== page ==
Logo of Phnom Penh Post newspaper Phnom Penh Post - CPP-led government failing to tackle corruption: opposition, civil groups

CPP-led government failing to tackle corruption: opposition, civil groups

CPP-led government failing to tackle corruption: opposition, civil groups

Cambodia's failure to enact anti-corruption legislation has

highlighted the current government's shortcomings in tackling graft, opposition

political parties and civil society groups say, adding that greased palms and

golden handshakes are a critical issue ahead of July's general elections.

A raft of new anti-graft measures,

including 15-year prison terms for government officials convicted of bribery, remain

stuck in legislative limbo, despite repeated demands by Cambodia's

foreign donors that anti-graft laws be passed.

Justice Minister Ang Vong

Vathana acknowledged that the draft anti-corruption legislation has yet to be

reviewed by the Council of Ministers, but told the Post on May 27 that its approval "will help to eliminate

rampant corruption."

The draft was submitted to

the council in June 2006.

However, a group of

non-government organizations, the Civil Society Coalition for Anti-Corruption, has

accused the government of lacking the political will to enact the law during

its current term of office.

Sek Barisoth, who heads an

anti-corruption program with Pact Cambodia - a member of the

coalition - said on May 20 that the National Assembly was in recess and there

was no indication the law would be enacted before the national vote on July 27.

Another member of the

coalition, Yong Kim Eng, president of the People's Center for Development and

Peace, added that the law's long delay - its enactment was promised to donors

by 2005 - only underscored the levels of corruption plaguing government.

Cambodia remains at the bottom if the corruption list compiled

Berlin-based graft watchdog Transparency International, which ranked it 162 out

of 179 countries in its 2007 Corruption Perceptions Index.

The country is estimated by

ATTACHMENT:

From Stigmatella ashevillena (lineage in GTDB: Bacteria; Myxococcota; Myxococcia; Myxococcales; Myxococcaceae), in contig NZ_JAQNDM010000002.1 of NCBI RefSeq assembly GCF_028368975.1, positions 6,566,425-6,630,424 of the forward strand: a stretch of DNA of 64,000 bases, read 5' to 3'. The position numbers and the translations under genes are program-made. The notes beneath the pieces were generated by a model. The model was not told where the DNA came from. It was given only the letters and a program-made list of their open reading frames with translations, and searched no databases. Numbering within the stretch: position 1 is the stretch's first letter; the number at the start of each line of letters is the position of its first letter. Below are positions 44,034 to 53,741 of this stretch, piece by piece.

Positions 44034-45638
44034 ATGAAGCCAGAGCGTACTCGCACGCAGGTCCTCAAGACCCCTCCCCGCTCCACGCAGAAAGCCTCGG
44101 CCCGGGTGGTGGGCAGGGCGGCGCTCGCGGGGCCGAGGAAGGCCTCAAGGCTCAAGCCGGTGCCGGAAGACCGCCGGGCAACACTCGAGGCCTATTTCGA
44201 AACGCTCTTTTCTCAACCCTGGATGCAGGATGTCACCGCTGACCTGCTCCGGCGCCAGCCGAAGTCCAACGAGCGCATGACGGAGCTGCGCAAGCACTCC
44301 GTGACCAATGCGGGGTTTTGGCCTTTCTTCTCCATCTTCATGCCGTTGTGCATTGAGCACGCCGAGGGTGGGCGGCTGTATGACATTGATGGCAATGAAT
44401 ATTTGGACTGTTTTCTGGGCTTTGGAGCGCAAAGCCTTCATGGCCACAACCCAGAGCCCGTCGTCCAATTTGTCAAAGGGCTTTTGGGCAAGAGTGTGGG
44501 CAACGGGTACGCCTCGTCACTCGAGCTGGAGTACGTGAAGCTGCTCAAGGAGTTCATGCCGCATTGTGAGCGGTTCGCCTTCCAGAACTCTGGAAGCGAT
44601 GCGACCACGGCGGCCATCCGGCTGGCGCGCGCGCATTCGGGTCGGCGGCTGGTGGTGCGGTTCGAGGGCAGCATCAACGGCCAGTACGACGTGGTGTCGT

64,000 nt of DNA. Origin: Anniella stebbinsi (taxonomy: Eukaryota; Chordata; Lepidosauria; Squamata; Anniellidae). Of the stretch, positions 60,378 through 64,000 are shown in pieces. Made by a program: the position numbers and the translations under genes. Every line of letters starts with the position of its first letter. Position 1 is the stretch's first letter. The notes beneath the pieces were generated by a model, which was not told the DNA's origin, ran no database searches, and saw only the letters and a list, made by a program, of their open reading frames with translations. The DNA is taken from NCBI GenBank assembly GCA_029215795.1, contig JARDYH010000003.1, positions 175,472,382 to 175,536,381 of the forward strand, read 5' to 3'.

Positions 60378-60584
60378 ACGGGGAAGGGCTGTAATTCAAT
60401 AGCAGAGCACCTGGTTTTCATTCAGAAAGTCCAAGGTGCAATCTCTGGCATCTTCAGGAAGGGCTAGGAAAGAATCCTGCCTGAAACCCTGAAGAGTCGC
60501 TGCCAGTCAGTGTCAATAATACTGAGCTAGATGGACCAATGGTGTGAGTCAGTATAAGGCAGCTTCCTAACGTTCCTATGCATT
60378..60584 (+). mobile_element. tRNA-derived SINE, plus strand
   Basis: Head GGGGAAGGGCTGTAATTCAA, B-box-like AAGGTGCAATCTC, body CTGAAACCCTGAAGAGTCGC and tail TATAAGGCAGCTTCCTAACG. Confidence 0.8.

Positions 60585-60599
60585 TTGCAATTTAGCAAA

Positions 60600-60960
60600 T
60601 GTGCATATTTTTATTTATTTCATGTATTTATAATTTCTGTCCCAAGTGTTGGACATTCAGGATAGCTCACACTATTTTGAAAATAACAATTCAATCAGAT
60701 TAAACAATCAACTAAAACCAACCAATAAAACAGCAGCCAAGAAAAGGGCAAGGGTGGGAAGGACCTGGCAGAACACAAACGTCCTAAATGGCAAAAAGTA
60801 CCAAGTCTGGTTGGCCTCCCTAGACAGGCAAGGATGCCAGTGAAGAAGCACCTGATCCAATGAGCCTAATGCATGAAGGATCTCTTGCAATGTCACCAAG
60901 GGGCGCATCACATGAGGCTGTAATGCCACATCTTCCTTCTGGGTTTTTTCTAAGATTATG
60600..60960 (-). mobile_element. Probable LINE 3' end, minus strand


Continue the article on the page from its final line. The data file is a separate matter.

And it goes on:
the economic think tank Economic Institute of Cambodia to lose as much as $350

million each year to graft.

"We know that there are

powerful people in the government who are corrupt and this delay of 14 years

makes civil society suspicious about the government's commitment," Kim Eng

said.

He said the coalition had on

May 16 submitted to the National Assembly and the Council of Ministers a

petition containing the signatures or thumbprints of 1.9 million people from

throughout the country urging that the draft law be enacted without delay.

It was the fifth time such a

petition had been submitted to the assembly and the council since 2006 amid

growing public anger over corruption, Kim Eng said.

Opposition political parties

have also taken aim at the ruling Cambodian People's Party, which they blame

for the loss of hundreds of millions of dollars that could otherwise be used to

improve the lives of the country's people.

"Corruption has

contributed to social instability, violence, inflation and poverty," said

Eng Chhay Eang, secretary general of the Sam Rainsy Party (SRP), adding that

graft has also kept foreign investors from Cambodia.

While CPP lawmaker Cheam Yeap

admitted that corruption remained a major problem for Cambodia, he said

the opposition was exaggerating its extent, adding that the ruling party would

also push through anti-corruption laws "in the first six months after the

election."

Pact's

Barisoth welcomed the parties' graft-fighting commitments, but warned that

anti-corruption legislation had to have the teeth enough to tackle graft.

"We

are happy with those parties commitment to pass the anti-corruption law during

the first six months after election, and we need an anti-corruption law that

meets international-standards," Barisoth said.

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